PositiveUSA TodayFeel Free, Zadie Smith’s second collection of essays, brims with a wide-ranging enthusiasm — she’s stoked by everything from highbrow art to TV sketch comedy. But her excitement is tempered by a concern over what politics have done to the cultural landscape ... The stakes are high for cultural consumers, she argues, especially if what we value in culture is diversity. She’s comfortable diving into the occasional controversy to make that point... But at heart she’s more a booster than a warrior, inclined to praise her chosen subjects, among them Jay-Z, Joni Mitchell, Key & Peele, J.G. Ballard, Hanif Kureishi and Philip Roth ... That open-mindedness gives the whole of Feel Free a lively, game-for-anything spirit ... She craves those rare moments when joy emerges, and falls hard for any work of art that can mimic it. Feel Free is an enchanting manifestation of how deep her craving runs.
MixedThe Barnes and Noble ReviewKarl, the middle-class British suburbanite at the center of Luke Kennard’s debut novel, The Transition, embodies the anxiety and entrapment of everyday capitalism, the way you can be a critic of commercialism’s abuses even while you can’t help being one of its victims ... And though Kennard is wise enough to know that we, like Karl, are skeptical of the scheme [the Transition] from the start, he ably spaces out the increasingly troubling revelations about the Transition across the novel ... Kennard presents Karl’s enlightenment (and horror) as a kind of intellectual thriller... The Transition itself is unquestionably a menace, but Kennard is strenuously avoiding the more stormclouded rhetoric of dystopian novels like 1984 or even The Handmaid’s Tale... But though the shame in that rightly belongs to the kind of political and commercial interests that would create something like the Transition, we don’t get a clear sense of what those interests look like ... Kennard’s not wrong there; humans do have their flaws. But so do institutions. The best dystopian novels recognize both.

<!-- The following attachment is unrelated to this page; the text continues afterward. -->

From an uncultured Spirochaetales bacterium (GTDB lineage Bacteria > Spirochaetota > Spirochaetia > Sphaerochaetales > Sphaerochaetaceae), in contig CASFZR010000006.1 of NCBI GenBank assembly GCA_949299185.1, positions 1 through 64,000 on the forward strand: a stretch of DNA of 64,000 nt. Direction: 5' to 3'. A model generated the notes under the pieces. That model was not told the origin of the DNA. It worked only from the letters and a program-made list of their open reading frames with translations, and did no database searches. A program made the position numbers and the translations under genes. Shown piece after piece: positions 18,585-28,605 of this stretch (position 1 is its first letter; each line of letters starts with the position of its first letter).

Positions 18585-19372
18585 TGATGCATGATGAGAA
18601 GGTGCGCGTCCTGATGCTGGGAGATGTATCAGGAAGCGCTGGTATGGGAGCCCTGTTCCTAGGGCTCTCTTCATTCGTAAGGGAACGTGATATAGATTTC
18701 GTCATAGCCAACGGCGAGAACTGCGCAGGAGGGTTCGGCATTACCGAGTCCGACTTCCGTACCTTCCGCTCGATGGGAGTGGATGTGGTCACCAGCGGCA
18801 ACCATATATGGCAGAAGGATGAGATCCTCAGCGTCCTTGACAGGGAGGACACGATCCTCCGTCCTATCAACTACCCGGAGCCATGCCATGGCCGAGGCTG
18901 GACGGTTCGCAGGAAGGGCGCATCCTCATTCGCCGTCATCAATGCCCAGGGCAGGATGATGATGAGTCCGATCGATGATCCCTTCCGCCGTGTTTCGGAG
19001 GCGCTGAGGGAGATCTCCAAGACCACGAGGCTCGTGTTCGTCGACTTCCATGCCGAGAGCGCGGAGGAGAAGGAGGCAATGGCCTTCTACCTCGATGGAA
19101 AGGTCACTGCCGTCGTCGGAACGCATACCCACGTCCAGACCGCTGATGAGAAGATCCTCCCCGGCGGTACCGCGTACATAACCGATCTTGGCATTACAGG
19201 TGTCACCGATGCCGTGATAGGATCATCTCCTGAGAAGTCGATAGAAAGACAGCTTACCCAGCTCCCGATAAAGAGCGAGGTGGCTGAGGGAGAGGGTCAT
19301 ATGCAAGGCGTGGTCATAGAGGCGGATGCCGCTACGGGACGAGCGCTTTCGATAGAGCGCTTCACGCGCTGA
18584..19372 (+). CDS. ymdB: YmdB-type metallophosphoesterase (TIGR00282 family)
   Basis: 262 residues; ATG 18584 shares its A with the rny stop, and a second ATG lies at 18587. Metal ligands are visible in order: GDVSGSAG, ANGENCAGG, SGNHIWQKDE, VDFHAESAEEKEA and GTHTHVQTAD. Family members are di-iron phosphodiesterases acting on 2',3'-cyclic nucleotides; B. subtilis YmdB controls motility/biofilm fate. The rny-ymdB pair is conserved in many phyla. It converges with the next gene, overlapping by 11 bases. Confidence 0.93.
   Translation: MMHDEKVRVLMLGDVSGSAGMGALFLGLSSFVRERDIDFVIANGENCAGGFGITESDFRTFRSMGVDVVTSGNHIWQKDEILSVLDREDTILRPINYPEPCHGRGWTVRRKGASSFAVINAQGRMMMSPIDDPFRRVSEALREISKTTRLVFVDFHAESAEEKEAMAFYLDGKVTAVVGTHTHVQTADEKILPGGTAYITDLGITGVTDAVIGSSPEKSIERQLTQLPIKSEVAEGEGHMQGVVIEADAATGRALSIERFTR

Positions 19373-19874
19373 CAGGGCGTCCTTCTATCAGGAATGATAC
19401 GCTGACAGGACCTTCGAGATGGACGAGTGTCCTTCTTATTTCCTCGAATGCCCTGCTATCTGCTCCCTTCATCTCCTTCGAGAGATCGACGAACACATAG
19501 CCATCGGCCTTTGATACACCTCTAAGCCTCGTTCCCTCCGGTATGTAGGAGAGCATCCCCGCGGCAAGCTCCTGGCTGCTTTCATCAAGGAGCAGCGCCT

PositiveThe Los Angeles TimesDoctorow made the nation itself feel like a character, and Nathaniel Rich, in his third novel, King Zeno, aspires to do much the same for his hometown of New Orleans ... Plotwise, it's a crime story, but thematically, Rich uses this historical matter to explore the intersections of corruption, music, business and racism that were secret at the time but are now out in the open. It's not Ragtime, but it's respectably ambitious for wanting to be ... Rich imagines a culprit, though, one who fits his vision of the city as a place with enormous potential (jazz, a pluralistic culture) undone by old-fashioned racism, fear and corruption... Profound symbolism giveth, but it also taketh away ... It's the one form of fiction that's arguably most at risk of making a mess. But it can also speak powerfully to the present, and King Zeno often does.